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Dvortygirl via Wikimedia Commons // CC BY-SA 3.0
Dvortygirl via Wikimedia Commons // CC BY-SA 3.0

Canadian Scientists Find Medicinal Properties in Maple Syrup Compound

Dvortygirl via Wikimedia Commons // CC BY-SA 3.0
Dvortygirl via Wikimedia Commons // CC BY-SA 3.0

Scientists say they have found potential medicinal properties in a maple syrup molecule.

Quebecol, a chemical compound with the most Canadian name ever, was first discovered in 2011. Quebecol is only found in maple syrup, not sap, which suggests that the compound is a product of the extraction or processing stages.

Other researchers began testing the molecule to find out what it could do, and some of the resulting studies suggested that quebecol might have potential as an anti-cancer drug. One study noted that it displays some similarity to tamoxifen, an antiestrogen drug often used to treat breast cancer.

To find out more, scientists at Quebec City’s Université Laval created a petri dish model of inflammation in the body. "We take blood cells called macrophages and put them with bacterial toxins," researcher Daniel Grenier said in a press release. "Macrophages usually react by triggering an inflammatory response. But if the culture medium contains an anti-inflammatory molecule, this response is blocked."

The researchers found that adding quebecol to the petri dish stopped inflammation before it even started. The same was true for synthetic quebecol-like chemicals. The research team published its findings in Bioorganic & Medicinal Chemistry Letters. As quoted in the press release, chemist and co-author Normand Voyer said, "This paves the way for a whole new class of anti-inflammatory agents, inspired by quebecol, that could compensate for the low efficacy of certain treatments while reducing the risk of side effects.”

Not too shabby, eh?

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fun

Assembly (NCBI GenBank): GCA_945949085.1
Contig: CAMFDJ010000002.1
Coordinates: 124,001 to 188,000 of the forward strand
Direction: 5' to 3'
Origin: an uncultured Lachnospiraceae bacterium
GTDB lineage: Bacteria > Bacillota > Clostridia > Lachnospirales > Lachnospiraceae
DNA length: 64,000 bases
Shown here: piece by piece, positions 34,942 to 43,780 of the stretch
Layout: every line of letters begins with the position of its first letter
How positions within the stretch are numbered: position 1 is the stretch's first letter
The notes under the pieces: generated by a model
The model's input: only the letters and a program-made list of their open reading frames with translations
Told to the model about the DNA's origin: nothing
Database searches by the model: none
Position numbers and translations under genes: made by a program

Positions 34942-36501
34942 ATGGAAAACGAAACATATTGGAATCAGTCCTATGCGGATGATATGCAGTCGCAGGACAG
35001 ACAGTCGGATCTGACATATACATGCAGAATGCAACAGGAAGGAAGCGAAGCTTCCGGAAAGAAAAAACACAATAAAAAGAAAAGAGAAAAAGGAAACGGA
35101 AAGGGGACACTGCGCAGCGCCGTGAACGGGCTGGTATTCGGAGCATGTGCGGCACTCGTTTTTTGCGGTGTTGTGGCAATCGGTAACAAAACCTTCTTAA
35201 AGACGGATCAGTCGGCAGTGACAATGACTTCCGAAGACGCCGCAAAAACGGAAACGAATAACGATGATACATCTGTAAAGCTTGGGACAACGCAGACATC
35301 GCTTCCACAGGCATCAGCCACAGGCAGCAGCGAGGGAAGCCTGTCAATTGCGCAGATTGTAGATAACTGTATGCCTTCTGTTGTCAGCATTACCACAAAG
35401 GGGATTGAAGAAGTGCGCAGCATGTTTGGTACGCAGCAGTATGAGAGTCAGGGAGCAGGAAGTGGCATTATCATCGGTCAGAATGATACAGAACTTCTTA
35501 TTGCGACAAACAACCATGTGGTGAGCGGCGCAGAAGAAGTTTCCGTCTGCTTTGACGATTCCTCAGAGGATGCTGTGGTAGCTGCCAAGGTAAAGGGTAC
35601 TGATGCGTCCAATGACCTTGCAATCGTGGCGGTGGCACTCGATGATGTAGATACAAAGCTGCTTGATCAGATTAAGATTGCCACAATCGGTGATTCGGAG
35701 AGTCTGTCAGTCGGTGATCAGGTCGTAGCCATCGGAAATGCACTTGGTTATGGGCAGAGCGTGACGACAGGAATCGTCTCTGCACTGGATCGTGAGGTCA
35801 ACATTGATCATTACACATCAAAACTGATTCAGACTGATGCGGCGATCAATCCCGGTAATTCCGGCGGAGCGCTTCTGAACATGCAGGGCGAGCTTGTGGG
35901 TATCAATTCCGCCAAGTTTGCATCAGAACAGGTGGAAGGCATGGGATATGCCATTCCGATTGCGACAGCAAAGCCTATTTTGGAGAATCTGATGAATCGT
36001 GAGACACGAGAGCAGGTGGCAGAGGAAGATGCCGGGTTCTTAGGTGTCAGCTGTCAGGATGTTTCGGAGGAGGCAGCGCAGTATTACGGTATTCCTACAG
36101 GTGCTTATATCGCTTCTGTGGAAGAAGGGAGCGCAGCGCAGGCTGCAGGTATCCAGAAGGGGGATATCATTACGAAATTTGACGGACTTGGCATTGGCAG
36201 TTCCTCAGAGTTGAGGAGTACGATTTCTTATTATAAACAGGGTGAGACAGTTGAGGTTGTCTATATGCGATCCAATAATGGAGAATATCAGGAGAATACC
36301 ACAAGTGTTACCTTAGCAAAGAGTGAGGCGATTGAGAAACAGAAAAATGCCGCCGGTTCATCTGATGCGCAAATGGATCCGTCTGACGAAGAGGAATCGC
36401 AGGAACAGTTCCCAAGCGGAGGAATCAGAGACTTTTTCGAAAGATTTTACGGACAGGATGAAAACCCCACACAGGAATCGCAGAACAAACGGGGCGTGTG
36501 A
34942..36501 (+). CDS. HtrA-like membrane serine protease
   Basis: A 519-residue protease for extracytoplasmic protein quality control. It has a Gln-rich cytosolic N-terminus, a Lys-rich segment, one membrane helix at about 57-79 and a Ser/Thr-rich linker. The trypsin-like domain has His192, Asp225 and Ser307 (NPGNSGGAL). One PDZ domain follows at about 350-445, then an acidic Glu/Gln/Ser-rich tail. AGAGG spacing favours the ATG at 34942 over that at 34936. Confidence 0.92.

Don't Have Space For a Christmas Tree? Decorate a Pineapple Instead
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Christmas trees aren't for everyone. Some people can't fit a fir inside their cramped abodes, while others are turned off by the expense, or by the idea of bugs hitchhiking their way inside. Fake trees are always an option, but a new trend sweeping Instagram—pineapples as mini-Christmas "trees"—might convince you to forego the forest vibe for a more tropical aesthetic.

As Thrillist reports, the pineapple-as-Christmas-tree idea appears to have originated on Pinterest before it, uh, ripened into a social media sensation. Transforming a pineapple into a Halloween “pumpkin” requires carving and tea lights, but to make the fruit festive for Christmas all one needs are lights, ornaments, swaths of garland, and any other tiny tchotchkes that remind you of the holidays. The final result is a tabletop decoration that's equal parts Blue Hawaii and Miracle on 34th Street.

In need of some decorating inspiration? Check out a variety of “Christmas tree” pineapples below.

[h/t Thrillist]

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Food
A Pitless Avocado Wants to Keep You Safe From the Dreaded 'Avocado Hand'
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The humble avocado is a deceptively dangerous fruit. Some emergency room doctors have recently reported an uptick in a certain kind of injury—“avocado hand,” a knife injury caused by clumsily trying to get the pit out of an avocado with a knife. There are ways to safely pit an avocado (including the ones likely taught in your local knife skills class, or simply using a spoon), but there’s also another option. You could just buy one that doesn’t have a pit at all, as The Telegraph reports.

British retailer Marks & Spencer has started selling cocktail avocados, a skinny, almost zucchini-like type of avocado that doesn’t have a seed inside. Grown in Spain, they’re hard to find in stores (Marks & Spencer seems to be the only place in the UK to have them), and are only available during the month of December.

The avocados aren’t genetically modified, according to The Independent. They grow naturally from an unpollinated avocado blossom, and their growth is stunted by the lack of seed. Though you may not be able to find them in your local grocery, these “avocaditos” can grow wherever regular-sized Fuerte avocados grow, including Mexico and California, and some specialty producers already sell them in the U.S. Despite the elongated shape, they taste pretty much like any other avocado. But you don’t really need a knife to eat them, since the skin is edible, too.

If you insist on taking your life in your hand and pitting your own full-sized avocado, click here to let us guide you through the process. No one wants to go to the ER over a salad topping, no matter how delicious. Safety first!

[h/t The Telegraph]

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